Oceana Files Petition To Protect America’s Deep-Sea Corals From Destructive Trawling | Oceana

Oceana Files Petition To Protect America’s Deep-Sea Corals From Destructive Trawling

Press Release Date: October 5, 2009

Location: Washington


Anna Baxter | email: abaxter@oceana.org
Anna Baxter

Today Oceana petitioned the U.S. Secretary of Commerce to comprehensively protect, for the first time, deep-sea coral and sponge areas in U.S. ocean waters by locating and closing known and potential coral and sponge areas to destructive bottom trawling fishing gear. (Click here to read the petition.)

“This is a true emergency.  Oceana is seeking this protection because destructive trawling gear is destroying deep sea coral reefs and gardens at an alarming rate,” said Dr. Michael Hirshfield, Oceana’s vice president for North America and chief scientist.  “We think it’s outrageous that the federal government’s idea of taking care of this problem is to allow continued destructive trawling rather than requiring action to protect these vulnerable deep-sea locations.”

Bottom trawling or dragging is the most widespread human threat to deep-sea coral communities. Current federal regulations allow deep-sea draggers to mow down corals, sponges, and other living seafloor animals with fishing gear that can weigh well in excess of ten tons.  Under these government rules, bottom trawlers rip millions of pounds of this rich living habitat from the sea floor every year.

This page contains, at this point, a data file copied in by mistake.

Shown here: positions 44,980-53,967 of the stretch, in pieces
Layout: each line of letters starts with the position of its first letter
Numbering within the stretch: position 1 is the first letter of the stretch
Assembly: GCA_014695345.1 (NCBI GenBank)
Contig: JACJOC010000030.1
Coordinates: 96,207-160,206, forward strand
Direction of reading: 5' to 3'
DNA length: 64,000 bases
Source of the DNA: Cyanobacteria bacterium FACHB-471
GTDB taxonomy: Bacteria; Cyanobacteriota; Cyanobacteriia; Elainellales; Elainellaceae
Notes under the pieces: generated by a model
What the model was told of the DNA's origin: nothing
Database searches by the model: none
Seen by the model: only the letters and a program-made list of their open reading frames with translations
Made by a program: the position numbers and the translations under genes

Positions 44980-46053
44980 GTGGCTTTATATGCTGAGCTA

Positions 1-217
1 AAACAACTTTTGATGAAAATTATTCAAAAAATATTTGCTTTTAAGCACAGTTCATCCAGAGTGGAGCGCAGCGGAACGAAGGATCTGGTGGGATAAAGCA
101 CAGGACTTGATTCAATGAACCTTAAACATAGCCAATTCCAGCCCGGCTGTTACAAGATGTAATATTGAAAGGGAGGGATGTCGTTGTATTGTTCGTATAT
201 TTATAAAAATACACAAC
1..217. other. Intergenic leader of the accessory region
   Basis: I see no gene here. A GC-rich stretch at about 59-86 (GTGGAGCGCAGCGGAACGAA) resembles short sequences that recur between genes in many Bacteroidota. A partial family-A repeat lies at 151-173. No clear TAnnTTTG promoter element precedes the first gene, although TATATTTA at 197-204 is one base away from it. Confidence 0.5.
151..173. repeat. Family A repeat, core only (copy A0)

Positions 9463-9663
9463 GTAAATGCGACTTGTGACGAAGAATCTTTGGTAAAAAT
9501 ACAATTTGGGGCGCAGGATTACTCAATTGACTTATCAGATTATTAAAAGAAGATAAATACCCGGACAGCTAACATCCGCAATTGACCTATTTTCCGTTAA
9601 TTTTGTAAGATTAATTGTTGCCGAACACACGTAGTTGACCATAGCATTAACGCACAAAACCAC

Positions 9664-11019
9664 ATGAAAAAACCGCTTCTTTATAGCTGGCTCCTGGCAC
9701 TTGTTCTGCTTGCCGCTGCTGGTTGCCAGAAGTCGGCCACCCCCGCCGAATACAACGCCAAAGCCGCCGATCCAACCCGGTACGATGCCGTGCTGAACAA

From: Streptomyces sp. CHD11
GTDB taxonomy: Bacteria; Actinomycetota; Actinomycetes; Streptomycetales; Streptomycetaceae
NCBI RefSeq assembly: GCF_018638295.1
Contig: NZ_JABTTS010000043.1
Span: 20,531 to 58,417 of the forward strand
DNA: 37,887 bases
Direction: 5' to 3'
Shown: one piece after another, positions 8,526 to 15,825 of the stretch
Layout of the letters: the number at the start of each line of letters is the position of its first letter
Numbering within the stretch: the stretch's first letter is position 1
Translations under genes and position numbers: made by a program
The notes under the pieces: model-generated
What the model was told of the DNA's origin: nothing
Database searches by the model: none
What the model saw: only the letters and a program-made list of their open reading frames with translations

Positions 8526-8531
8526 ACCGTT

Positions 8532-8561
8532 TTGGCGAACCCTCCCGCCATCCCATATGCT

As scientists learn more about corals and sponges, it is evident that this destruction by bottom trawling may not recover in our lifetime, if ever.  Earlier this year, 1,136 scientists from around the world signed a letter that called for protection of deep-sea coral and sponge ecosystems because they provide habitat for countless species of marine wildlife, nurseries for many commercially valuable fish, and promise for new medicines.  The scientists presented the letter in February at the Seattle meeting of the American Association for the Advancement of Science.

Deep-sea corals occur off all the American coasts and scientists discover more every year. Many dense masses of beautiful deep-sea corals and sponges live in the New England seamount chain, which extends southeast from Georges Bank off the coast of Massachusetts. The coral gardens off the coast of the Aleutian Islands in Alaska represent some of the oldest and richest marine ecosystems on earth. The extensive Lophelia reefs explored off the coasts of South Carolina, Georgia and Florida, include sponges, corals, sea plumes and other life.

From New England to Florida to Alaska, scientists have located many dense masses of beautiful deep-sea corals and sponges, which are some of the oldest and richest marine ecosystems on earth.

“This petition asks our government to save these rainforests of the deep,” said Dr. Hirshfield.  “Oceana is going to use every available means to protect these biologically rich and complex areas on the deep-sea floor so we can have healthy, productive oceans.”